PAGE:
With work for the day completed I set off for a run. Better described as a splash. Wow it was wet. After a few miles my poor hands were frozen so I foolishly put them in my waterproofs pockets for a warm. Rather than finding a haven of warmness they found a hidden pool of cold rain water. Lovely. I’m pleased that I opted for shorts. Not sure I fancied my leggings shrinking. My mind goes back to a mountain marathon during my university days. A six hour night drive to the Highlands of Scotland ready for the 9am race start. Everything was going so well until we arrived and changed for the race. I had forgotten my shorts. 30 minutes to the start time and the nearest sports shop was 20 miles away. The strange looks I was was getting as I walked around the runners saying ‘have you got a spare pair of shorts’. Looking like I would have to sit out the race when my race partner came to the rescue. ‘I can wear my shorts and you can try to use my leggings’. The problem was my partner was called Suzanne and she was somewhat more petite than me. To much laughter on her part I squeezed into the tight leggings. I was the only male competitor running in bright pink. It was also the only competitor that completed the race in with tears. Must admit the constrictor leggings did wonders for my dodgy hamstrings. But since then tight leggings have gone nowhere near my nether regions.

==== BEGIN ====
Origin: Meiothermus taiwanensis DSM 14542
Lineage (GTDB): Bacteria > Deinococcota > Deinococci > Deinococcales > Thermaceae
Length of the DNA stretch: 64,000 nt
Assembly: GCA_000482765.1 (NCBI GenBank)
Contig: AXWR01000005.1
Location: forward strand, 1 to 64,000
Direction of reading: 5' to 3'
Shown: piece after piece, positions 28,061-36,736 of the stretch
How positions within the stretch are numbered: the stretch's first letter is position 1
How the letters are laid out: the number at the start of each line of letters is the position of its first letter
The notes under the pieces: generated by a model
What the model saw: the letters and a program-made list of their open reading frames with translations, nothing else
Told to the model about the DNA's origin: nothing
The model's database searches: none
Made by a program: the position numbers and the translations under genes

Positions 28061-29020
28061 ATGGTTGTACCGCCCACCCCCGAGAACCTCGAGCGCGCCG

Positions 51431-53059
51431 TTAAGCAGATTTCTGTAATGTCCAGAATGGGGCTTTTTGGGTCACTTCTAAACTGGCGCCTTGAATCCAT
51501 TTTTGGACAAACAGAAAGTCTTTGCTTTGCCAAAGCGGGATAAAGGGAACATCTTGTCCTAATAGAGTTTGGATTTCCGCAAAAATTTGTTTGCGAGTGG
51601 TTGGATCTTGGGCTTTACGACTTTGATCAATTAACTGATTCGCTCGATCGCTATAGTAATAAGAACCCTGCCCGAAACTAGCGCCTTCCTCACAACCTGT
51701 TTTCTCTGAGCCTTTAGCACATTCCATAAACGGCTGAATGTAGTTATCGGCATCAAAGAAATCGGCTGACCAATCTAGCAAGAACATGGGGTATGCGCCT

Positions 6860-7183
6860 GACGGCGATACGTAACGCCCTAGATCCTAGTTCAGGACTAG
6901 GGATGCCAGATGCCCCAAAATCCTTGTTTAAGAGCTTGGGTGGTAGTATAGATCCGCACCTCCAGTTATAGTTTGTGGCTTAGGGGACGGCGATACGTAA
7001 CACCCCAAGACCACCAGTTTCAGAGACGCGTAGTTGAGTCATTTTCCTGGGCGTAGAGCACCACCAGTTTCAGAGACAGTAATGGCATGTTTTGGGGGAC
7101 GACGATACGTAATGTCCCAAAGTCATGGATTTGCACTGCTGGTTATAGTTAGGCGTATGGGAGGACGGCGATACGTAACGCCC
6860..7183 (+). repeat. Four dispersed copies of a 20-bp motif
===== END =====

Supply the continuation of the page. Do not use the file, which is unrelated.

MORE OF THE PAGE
With my wet run completed it was a quick change and off on the school run. As a I arrived a very sodden Son trudged across the car park still in his sports gear. You could see him shaking with cold and the water dripping off his clothes. With the car heating full on he tried to get changed into his dry school uniform.